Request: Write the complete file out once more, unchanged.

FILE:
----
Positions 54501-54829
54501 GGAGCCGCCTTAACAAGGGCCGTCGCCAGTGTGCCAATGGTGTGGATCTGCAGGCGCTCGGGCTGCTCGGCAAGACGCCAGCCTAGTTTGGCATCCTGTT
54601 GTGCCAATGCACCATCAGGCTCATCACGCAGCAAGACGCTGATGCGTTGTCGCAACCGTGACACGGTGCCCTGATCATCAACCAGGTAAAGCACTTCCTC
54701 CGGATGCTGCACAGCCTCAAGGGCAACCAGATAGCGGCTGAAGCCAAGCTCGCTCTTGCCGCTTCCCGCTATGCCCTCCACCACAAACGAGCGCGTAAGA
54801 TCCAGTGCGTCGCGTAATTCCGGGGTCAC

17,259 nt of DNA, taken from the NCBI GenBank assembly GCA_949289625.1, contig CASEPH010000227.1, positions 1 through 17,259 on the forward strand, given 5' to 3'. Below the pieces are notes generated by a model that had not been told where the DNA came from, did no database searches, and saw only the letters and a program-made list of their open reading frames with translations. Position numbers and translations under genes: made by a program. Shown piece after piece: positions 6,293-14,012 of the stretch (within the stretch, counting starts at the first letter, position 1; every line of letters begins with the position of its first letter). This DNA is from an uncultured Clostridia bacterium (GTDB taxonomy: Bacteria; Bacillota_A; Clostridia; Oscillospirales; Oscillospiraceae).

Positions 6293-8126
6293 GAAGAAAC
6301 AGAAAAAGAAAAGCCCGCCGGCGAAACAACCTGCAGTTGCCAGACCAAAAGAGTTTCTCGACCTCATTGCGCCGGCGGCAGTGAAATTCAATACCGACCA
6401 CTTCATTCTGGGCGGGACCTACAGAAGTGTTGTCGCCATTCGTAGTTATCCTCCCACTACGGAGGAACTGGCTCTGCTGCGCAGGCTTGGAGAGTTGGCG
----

Positions 54501-54829
54501 GGAGCCGCCTTAACAAGGGCCGTCGCCAGTGTGCCAATGGTGTGGATCTGCAGGCGCTCGGGCTGCTCGGCAAGACGCCAGCCTAGTTTGGCATCCTGTT
54601 GTGCCAATGCACCATCAGGCTCATCACGCAGCAAGACGCTGATGCGTTGTCGCAACCGTGACACGGTGCCCTGATCATCAACCAGGTAAAGCACTTCCTC
54701 CGGATGCTGCACAGCCTCAAGGGCAACCAGATAGCGGCTGAAGCCAAGCTCGCTCTTGCCGCTTCCCGCTATGCCCTCCACCACAAACGAGCGCGTAAGA
54801 TCCAGTGCGTCGCGTAATTCCGGGGTCAC

17,259 nt of DNA, taken from the NCBI GenBank assembly GCA_949289625.1, contig CASEPH010000227.1, positions 1 through 17,259 on the forward strand, given 5' to 3'. Below the pieces are notes generated by a model that had not been told where the DNA came from, did no database searches, and saw only the letters and a program-made list of their open reading frames with translations. Position numbers and translations under genes: made by a program. Shown piece after piece: positions 6,293-14,012 of the stretch (within the stretch, counting starts at the first letter, position 1; every line of letters begins with the position of its first letter). This DNA is from an uncultured Clostridia bacterium (GTDB taxonomy: Bacteria; Bacillota_A; Clostridia; Oscillospirales; Oscillospiraceae).

Positions 6293-8126
6293 GAAGAAAC
6301 AGAAAAAGAAAAGCCCGCCGGCGAAACAACCTGCAGTTGCCAGACCAAAAGAGTTTCTCGACCTCATTGCGCCGGCGGCAGTGAAATTCAATACCGACCA
6401 CTTCATTCTGGGCGGGACCTACAGAAGTGTTGTCGCCATTCGTAGTTATCCTCCCACTACGGAGGAACTGGCTCTGCTGCGCAGGCTTGGAGAGTTGGCG